Las Vegas is a town of around 13, 600 and it's 29 miles from the ranch to a bookstore, a fabric store, a natural foods store, Wal-Mart, and to get a fast food fix. I mean you, Sonic, and also you, Lotaburger! Las Vegas has a community college and two baccalaureate colleges, and even a movie theatre. And a drive-in movie theater during the summer.
It's actually two towns: one began in the early days of Vegas around 1835 and a newer town sprung up when in 1880 the railroad came to town about a mile from the original village. Up until fairly recently, they were two separate municipalities. The school districts are still separate.
There are even two downtowns here, but I like "Old Town" better because it's amazing how many of the old buildings are still in use and The Plaza is a central place where people gather for events like Las Fiestas during the 4th of July weekend, Cinco de Mayo, and for the Christmas Electric Light Parade. Back in 1846 it was where General Stephen Kearney stood on a roof and proclaimed to the assembled townsfolk that they were now under American rule.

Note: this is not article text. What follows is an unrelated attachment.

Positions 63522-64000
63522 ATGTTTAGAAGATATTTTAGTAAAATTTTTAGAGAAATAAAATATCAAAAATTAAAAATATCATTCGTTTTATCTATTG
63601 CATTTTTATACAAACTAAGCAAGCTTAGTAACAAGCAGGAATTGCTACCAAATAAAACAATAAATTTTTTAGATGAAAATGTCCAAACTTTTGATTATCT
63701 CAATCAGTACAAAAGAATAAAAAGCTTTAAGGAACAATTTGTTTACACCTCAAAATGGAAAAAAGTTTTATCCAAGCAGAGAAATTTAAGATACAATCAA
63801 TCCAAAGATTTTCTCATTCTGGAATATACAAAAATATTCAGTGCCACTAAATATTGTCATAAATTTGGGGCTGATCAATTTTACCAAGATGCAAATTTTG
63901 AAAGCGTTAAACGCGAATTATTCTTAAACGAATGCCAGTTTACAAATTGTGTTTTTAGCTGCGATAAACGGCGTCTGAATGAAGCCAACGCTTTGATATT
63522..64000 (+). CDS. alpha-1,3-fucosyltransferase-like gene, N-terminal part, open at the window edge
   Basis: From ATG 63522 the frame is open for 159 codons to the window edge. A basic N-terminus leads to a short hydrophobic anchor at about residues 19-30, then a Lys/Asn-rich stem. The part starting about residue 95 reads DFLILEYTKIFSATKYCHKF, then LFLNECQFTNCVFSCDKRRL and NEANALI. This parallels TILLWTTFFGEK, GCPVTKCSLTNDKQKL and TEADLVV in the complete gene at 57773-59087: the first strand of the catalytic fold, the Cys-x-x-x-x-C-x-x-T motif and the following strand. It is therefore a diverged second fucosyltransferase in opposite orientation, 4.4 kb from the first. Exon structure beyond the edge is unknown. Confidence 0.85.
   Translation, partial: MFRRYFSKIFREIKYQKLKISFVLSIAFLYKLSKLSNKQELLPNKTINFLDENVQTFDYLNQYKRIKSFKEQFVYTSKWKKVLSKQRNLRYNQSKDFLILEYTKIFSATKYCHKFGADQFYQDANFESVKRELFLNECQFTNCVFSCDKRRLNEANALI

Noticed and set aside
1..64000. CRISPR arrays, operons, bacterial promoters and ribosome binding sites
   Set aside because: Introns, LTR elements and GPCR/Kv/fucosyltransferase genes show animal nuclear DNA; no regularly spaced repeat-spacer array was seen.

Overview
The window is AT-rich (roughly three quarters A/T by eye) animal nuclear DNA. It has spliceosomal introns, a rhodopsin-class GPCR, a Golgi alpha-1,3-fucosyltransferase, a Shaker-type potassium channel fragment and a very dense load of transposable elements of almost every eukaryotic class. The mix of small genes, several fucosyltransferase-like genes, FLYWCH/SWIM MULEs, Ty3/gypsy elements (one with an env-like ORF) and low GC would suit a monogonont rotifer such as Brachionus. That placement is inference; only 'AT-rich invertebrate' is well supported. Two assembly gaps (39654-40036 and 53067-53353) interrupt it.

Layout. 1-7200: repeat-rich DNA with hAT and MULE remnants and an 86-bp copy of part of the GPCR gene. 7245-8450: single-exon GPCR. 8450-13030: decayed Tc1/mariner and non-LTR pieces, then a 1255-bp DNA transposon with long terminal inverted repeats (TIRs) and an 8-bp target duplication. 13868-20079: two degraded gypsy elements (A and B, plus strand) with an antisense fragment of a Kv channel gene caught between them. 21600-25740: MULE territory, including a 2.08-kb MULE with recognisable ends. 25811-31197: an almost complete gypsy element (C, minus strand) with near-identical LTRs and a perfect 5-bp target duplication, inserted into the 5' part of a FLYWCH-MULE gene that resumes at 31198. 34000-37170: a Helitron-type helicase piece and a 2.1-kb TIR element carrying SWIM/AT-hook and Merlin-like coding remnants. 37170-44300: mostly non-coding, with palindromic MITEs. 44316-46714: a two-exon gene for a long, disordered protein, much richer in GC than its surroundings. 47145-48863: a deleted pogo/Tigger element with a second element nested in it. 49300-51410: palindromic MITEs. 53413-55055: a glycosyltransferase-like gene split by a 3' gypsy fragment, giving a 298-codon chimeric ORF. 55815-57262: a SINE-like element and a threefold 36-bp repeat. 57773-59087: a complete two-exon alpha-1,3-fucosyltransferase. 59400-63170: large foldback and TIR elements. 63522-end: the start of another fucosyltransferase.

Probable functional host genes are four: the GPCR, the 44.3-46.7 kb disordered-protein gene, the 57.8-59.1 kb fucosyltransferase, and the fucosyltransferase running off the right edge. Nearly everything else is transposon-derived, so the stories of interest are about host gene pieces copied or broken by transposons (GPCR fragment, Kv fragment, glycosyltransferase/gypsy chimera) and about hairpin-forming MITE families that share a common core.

Here's the plaza bandstand, all decked out for the holidays.
New Mexico Hispanic art is a big deal in the North, with a long tradition of local artisans copying the religious statues the Catholic priests brought north from Mexico and from Spain. The artists who carve these statues are called santeros and their pieces can be as small as your hand or as tall as you are.
I noticed the wood carver was finished with his first statue, begun earlier in the year. It's a Mary statue, and I noticed she looked kind of sad.
As I stepped closer to read the plaque at her feet, I realized why she looked so sad: She's Our Lady of Sorrows!
Mary had seven sorrows in her life, and this statue depicts the sorrowful Mary.'
Below is a 1455 depiction of Our Lady of Sorrows. If I compare the statue in the plaza to this painting, Our Lady in Las Vegas positively glows with happiness! It's all relative, I guess.
Don't forget to visit your local merchants and buy stuff from them. It's a tough world out there and our local folks deserve your business. Unless they don't.